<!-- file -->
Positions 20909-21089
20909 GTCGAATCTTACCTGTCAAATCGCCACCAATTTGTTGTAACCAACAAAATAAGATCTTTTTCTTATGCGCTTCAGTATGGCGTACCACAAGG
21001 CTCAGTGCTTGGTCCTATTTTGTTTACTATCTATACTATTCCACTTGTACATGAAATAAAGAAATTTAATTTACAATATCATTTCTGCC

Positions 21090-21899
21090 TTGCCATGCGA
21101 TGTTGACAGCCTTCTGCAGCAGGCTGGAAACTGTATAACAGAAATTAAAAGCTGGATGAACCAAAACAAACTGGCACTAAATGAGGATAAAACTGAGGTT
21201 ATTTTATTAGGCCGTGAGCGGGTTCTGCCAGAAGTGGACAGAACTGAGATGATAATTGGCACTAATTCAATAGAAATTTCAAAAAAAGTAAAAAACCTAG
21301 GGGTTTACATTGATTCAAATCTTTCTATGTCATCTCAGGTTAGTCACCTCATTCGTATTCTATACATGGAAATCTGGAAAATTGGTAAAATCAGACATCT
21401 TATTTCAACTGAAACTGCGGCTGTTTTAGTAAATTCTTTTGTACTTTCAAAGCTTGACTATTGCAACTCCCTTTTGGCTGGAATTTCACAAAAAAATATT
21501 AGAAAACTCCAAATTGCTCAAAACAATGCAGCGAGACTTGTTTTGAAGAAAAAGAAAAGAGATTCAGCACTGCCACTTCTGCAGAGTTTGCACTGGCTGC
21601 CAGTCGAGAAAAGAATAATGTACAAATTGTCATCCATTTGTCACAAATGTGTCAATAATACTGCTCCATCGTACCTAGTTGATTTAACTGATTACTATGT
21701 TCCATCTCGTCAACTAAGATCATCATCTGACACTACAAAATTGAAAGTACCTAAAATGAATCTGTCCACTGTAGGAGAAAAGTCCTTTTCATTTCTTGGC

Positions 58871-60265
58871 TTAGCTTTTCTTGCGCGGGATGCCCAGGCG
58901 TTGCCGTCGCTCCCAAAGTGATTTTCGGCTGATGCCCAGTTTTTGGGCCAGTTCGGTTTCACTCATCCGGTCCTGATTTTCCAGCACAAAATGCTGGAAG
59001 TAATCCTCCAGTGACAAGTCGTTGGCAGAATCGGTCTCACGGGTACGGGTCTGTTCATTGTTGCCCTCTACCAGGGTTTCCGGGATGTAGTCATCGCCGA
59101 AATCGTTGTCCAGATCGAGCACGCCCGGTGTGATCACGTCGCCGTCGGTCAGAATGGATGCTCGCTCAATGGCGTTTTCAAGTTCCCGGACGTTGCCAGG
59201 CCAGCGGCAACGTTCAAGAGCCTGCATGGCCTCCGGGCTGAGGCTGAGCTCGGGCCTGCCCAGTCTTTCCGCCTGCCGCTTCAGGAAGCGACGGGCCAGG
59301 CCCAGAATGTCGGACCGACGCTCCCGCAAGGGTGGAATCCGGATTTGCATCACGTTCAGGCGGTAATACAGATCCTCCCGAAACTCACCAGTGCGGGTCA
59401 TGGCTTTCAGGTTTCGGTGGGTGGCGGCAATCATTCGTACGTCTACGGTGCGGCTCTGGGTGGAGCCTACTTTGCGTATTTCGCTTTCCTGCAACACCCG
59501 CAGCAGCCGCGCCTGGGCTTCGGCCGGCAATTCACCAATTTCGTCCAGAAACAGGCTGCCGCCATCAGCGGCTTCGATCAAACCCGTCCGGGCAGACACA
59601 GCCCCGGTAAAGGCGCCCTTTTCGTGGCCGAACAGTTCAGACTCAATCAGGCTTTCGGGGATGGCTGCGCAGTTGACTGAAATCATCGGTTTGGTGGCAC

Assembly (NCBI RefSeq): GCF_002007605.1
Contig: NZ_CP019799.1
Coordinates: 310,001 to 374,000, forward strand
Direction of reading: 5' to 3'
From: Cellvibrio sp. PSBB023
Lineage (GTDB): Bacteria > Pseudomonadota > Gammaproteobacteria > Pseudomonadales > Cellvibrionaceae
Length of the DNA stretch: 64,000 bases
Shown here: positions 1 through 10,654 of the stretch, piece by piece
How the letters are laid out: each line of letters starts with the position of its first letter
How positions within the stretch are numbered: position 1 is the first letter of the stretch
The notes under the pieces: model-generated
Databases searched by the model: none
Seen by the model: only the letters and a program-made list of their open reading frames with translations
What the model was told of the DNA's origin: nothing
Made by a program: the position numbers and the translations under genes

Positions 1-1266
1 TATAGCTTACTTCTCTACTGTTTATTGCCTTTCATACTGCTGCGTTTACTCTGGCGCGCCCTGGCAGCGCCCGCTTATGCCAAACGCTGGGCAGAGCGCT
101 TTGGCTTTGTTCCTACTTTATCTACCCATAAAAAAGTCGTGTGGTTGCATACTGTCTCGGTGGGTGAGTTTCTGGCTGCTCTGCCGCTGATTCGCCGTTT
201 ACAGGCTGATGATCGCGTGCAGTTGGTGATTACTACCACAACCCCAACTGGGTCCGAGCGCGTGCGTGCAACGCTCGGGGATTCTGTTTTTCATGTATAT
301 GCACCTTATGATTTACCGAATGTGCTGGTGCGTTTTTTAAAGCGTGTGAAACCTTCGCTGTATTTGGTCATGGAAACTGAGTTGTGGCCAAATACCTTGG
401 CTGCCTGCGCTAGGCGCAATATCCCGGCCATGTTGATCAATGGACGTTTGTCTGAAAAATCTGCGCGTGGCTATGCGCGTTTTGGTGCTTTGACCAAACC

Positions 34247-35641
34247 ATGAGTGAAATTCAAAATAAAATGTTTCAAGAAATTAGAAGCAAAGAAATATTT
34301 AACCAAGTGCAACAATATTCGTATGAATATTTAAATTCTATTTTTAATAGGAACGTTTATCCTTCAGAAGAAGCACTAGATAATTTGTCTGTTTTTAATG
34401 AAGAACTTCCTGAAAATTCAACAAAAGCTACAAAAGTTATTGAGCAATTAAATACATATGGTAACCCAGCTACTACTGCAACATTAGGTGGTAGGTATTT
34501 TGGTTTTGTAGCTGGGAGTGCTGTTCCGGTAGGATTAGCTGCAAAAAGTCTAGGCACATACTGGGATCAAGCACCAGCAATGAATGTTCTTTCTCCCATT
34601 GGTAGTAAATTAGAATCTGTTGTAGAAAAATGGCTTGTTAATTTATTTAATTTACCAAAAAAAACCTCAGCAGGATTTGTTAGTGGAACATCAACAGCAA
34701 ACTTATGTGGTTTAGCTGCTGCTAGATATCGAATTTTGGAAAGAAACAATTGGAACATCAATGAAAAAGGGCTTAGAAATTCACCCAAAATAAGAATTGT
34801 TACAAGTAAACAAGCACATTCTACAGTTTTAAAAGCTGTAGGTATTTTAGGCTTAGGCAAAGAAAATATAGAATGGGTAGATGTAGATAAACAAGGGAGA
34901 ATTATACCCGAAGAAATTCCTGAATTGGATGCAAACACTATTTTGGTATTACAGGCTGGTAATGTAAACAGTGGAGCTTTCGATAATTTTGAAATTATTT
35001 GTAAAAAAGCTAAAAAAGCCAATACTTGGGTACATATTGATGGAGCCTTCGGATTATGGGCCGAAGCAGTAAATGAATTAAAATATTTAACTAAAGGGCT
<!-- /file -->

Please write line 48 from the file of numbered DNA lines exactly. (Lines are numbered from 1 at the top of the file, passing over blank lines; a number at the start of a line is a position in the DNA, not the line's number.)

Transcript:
34501 TGGTTTTGTAGCTGGGAGTGCTGTTCCGGTAGGATTAGCTGCAAAAAGTCTAGGCACATACTGGGATCAAGCACCAGCAATGAATGTTCTTTCTCCCATT